The rationale for complementary free, available and acceptable services for the management of side effects is strengthened by the strong motivation shown by women in this study to continue using FP in spite of pervasive negative experiences. Partner support emerges as a driver of motivation [21, 26], underscoring the need for male partner engagement on FP discourse and has been recommended [37, 38]. Some women have reported inability to make contraceptive use decisions without partners who are easily influence by the negative information . Partners in our study were also reported to negatively influence contraceptive use especially when they feared side effects for their loved ones and the financial and psychological consequences of bearing with these effects. This has been reported in other studies .
Having healthy, planned, well-spaced pregnancies and children [12, 20] emerged as another powerful driver of persistence with contraception in this study. These indicate the further need for male engagement  and children’s wellbeing as critical elements that FP promotion programs should continue emphasising in motivating women to sustain contraceptive use.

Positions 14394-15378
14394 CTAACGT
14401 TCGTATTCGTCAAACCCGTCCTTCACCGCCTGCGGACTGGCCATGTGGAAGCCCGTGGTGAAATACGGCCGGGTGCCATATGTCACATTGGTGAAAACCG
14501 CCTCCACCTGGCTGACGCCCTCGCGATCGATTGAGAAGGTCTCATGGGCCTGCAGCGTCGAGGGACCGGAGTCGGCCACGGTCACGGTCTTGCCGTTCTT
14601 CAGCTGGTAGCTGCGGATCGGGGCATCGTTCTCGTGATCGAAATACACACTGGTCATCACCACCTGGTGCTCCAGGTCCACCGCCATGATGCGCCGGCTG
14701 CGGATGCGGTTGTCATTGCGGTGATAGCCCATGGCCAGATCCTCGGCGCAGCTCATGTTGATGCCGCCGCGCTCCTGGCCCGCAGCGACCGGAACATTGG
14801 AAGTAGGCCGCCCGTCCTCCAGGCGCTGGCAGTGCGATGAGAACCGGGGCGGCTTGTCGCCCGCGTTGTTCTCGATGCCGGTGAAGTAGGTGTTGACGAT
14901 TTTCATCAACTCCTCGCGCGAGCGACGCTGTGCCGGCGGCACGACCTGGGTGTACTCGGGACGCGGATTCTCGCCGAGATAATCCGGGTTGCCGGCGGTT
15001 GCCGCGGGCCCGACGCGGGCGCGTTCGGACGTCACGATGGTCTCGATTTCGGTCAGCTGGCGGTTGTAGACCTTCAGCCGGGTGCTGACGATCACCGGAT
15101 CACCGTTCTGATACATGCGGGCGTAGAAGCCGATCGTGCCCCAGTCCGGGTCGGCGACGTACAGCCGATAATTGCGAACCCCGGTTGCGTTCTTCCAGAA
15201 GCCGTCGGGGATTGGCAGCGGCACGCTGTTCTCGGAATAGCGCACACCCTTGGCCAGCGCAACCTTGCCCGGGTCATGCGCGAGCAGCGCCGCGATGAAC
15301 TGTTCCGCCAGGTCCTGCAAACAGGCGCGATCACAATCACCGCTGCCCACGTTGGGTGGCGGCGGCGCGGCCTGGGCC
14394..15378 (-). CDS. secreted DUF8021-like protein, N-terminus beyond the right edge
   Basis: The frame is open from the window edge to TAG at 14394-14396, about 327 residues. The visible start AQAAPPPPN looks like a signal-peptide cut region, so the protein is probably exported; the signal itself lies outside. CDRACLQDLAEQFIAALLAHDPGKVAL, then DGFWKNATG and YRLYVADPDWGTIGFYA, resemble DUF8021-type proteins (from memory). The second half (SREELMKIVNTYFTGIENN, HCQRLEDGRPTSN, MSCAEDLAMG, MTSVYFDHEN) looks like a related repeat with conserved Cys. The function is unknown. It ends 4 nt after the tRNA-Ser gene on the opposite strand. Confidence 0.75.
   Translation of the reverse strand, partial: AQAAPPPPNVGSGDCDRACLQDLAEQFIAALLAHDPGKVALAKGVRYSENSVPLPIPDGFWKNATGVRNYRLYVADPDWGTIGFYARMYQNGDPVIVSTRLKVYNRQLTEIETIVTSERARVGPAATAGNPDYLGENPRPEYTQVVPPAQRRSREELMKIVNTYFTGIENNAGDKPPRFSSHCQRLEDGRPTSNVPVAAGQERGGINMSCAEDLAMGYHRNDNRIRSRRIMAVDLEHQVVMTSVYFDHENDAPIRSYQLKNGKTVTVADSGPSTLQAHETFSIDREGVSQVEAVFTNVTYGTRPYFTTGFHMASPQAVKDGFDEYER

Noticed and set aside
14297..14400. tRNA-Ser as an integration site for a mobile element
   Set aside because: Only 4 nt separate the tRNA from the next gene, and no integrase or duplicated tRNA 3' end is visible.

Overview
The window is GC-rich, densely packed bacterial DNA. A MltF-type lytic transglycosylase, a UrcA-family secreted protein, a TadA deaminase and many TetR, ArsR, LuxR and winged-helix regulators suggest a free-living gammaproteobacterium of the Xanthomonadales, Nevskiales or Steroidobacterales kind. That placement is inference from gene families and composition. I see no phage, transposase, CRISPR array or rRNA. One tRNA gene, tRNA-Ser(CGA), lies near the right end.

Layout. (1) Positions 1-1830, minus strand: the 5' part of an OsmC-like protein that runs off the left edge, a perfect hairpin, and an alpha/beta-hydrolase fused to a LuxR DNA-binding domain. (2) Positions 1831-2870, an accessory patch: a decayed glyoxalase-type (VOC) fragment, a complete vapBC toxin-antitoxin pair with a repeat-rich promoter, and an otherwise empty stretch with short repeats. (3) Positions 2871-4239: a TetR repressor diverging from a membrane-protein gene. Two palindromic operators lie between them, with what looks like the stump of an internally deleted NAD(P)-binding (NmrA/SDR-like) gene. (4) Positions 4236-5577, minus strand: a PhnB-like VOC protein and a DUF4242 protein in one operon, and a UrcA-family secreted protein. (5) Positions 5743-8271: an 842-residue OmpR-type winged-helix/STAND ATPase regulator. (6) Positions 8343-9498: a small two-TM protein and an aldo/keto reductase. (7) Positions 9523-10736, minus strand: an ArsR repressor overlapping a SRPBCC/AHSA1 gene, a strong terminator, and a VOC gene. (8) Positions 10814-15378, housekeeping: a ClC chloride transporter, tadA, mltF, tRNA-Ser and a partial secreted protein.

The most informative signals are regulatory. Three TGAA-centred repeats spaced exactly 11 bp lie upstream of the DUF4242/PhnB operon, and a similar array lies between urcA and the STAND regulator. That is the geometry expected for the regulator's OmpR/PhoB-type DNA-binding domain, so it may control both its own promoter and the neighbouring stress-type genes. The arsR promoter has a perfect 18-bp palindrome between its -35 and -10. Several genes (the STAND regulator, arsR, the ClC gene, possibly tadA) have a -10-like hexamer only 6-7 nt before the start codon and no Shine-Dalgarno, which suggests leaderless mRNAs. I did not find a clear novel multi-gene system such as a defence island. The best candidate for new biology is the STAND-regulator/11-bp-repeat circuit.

Key influential people in women’s contraceptive use journey are another element that current FP promotion and service delivery services may not be emphasizing, but who emerge as important in this study. Health workers were trusted powerful influencers in use and continuation decisions for women, and have been reported to influence contraceptive decisions [21, 26]. They therefore need to be well equipped with information and skills  to fulfil their ‘expert’ role which sometimes is subjected to own mixed perceptions  and has limitations [16, 19, 20, 39]. Maintaining FP user trust in health workers through skills enhancement and provision of interpersonal skills is essential for FP use and continuation decisions.